It's pretty amazing that Total Fest started on a whim. Founder Josh Vanek recalls coaxing some touring bands—in particular The Last of the Juanitas—to play a 2001 one-night-only show he decided to dub Total Fest. Nine years later, the indie rock showcase has become a three-day, 40-plus band affair, and one of the most anticipated rock events in the Northwest.
Total Fest also has the rare status of being all-ages, with extra security to ensure that certain people—ahem—make good choices to carry on the tradition.
Speaking of tradition, here's our contribution: Your guide to old festival favorites, tasty virgins and must-see reunion bands, plus the inside scoop on how you can smuggle a little eye candy into your dirty music habits.
Reunited and it feels so good
One of the best parts of Total Fest is the coming together of old friends—or long-lost bands, as the case may be. This year Sasshole hits the stage to give new listeners a taste of local music history and old fans flashback fever. Loud, sassy and unapologetic, the band was known for partying and a no-b.s. attitude. The local group started in the mid-1990s as an all-female four-piece, switched line-ups and ended up with three girls and a guy before their final disbandment in 2004. The band's aggressive, lo-fi sound evoked punk rock from L.A.'s 1980s scene complete with witty, freewheeling songs about bodily fluids, beer and blood all performed with mischievous glee. These days, Sasshole members are well-respected professionals and business owners, but none of them really ever shed the sass.
Welcome home, rockers
Seattle's The Lights are veterans of the Total Fest scene. In the wake of their new album, Failed Graves, they'll bring songs that hop between raucous campfire tunes and icy, dark-edged melodies that curl from the corners of early 1990s post-punk angst. Also returning are former locals No-Fi Soul Rebellion whose expertise at audience participation usually leaves people covered in sweat and slightly violated in the best way possible. Finally, if you were lucky enough to witness The Fleshies' Johnny No Moniker wrapped in toilet paper slithering on the Badlander's floor two years ago, and then witness his stage antics again last year with his band Triclops!, you're in for the third wave: Johnny returns this year with his new band Street Eaters for more entertaining and unpredictable behavior.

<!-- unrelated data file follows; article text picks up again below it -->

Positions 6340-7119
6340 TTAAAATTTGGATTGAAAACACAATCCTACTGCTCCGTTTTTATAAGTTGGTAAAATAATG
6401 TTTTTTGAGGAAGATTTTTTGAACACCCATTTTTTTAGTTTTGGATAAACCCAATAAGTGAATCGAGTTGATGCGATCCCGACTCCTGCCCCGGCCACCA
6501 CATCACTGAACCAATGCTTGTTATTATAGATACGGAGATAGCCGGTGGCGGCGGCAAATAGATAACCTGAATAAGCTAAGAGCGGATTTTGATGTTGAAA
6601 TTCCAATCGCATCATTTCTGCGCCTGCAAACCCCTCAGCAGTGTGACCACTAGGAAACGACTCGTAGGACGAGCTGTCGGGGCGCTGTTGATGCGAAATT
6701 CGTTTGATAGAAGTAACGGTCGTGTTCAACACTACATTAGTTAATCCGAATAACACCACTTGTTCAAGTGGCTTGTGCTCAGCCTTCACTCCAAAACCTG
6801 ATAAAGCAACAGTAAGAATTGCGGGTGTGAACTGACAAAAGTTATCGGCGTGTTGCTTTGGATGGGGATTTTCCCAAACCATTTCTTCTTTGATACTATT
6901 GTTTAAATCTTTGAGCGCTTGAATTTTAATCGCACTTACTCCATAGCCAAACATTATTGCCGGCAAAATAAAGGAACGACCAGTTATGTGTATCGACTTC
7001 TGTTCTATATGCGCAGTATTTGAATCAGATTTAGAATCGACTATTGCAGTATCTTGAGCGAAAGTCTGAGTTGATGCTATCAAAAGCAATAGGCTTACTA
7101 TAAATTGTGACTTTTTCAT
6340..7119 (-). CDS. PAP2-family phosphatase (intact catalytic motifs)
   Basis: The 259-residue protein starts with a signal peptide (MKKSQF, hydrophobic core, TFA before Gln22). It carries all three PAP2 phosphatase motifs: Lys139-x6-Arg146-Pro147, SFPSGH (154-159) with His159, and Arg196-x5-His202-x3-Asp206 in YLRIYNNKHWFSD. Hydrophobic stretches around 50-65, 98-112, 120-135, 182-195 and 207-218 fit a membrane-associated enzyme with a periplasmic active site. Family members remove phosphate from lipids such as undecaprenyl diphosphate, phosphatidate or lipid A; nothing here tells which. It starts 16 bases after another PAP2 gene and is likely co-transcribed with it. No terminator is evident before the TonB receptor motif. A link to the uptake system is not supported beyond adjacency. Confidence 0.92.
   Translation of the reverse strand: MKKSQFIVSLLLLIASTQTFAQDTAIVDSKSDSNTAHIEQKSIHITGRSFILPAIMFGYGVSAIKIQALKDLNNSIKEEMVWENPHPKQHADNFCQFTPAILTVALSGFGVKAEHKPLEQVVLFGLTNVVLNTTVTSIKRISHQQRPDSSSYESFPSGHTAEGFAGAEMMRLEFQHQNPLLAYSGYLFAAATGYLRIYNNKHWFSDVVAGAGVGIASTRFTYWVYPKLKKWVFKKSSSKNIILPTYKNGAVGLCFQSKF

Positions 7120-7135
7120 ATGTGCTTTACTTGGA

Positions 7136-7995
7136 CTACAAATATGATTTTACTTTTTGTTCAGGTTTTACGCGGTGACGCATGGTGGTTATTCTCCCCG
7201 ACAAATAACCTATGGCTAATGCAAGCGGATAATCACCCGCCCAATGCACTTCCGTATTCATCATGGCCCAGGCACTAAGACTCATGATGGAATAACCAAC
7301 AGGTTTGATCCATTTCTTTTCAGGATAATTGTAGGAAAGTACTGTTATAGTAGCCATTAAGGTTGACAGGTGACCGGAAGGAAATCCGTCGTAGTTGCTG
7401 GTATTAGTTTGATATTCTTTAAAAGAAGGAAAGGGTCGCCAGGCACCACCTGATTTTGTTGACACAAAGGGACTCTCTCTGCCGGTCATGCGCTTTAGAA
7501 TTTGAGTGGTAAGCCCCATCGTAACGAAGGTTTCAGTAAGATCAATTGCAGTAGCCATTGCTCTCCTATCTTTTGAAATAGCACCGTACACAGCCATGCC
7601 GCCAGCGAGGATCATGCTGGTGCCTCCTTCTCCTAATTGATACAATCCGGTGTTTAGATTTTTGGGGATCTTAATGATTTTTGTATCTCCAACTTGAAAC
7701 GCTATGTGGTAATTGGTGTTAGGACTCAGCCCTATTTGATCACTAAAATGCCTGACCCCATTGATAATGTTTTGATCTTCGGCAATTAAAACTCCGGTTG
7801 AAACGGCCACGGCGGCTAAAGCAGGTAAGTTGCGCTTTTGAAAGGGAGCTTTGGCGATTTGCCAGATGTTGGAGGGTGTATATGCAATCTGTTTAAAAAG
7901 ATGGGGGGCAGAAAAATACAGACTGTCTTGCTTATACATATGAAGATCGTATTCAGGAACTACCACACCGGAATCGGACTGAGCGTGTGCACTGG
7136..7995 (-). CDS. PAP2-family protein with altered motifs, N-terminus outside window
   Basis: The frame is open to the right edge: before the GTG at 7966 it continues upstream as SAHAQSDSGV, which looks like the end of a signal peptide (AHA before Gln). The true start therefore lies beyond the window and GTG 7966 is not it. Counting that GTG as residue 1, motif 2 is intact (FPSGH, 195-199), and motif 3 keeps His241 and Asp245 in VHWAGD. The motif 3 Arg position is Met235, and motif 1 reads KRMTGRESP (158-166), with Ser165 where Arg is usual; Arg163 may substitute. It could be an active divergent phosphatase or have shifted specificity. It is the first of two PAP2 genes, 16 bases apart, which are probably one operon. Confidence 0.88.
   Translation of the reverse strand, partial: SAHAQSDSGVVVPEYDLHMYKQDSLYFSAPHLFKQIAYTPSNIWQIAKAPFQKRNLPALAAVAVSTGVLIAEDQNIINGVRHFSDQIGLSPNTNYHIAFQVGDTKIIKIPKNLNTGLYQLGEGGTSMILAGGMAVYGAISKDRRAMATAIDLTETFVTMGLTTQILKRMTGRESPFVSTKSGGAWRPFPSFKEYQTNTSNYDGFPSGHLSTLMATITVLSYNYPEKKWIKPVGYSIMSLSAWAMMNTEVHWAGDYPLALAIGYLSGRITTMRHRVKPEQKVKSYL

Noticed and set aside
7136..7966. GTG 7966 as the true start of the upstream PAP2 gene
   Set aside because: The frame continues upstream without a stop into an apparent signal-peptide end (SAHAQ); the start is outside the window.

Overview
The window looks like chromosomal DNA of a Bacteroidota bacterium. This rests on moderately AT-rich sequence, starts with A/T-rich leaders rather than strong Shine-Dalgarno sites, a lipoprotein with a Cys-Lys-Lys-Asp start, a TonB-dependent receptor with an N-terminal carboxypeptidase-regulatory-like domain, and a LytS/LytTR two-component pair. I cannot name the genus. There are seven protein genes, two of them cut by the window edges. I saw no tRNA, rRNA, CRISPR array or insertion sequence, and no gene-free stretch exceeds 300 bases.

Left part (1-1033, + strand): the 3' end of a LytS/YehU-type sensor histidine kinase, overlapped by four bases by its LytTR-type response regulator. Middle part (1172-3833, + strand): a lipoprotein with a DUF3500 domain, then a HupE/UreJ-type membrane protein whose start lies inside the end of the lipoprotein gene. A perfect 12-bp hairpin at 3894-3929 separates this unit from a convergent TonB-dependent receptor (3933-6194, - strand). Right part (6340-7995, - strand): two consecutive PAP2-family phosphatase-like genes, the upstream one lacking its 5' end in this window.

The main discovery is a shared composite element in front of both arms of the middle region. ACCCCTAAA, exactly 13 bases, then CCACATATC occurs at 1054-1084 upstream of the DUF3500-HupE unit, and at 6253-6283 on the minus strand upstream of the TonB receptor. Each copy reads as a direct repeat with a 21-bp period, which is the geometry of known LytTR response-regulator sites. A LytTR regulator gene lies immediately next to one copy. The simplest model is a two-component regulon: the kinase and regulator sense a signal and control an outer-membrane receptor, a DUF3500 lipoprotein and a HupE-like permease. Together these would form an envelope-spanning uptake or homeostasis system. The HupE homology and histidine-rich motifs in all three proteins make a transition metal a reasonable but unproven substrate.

In a way, Deranged Diction is also a reunion band. It only reunited last year—after being defunct for two decades—to play to a wall-to-wall crowd at the Palace in celebration of new recordings from 1982 and 1983 songs. One would have thought that was the end of it, but the hardcore band is back for Total Fest. Of course, part of the allure is that the band includes a little-known bass player named Jeff Ament from some band called Pearl Jam. Another band (or, more accurately, dude) not to miss: Thrones, aka Joe Preston from the Melvins. Fortunately, both bands prove celebrity status is irrelevant when it comes to good music making.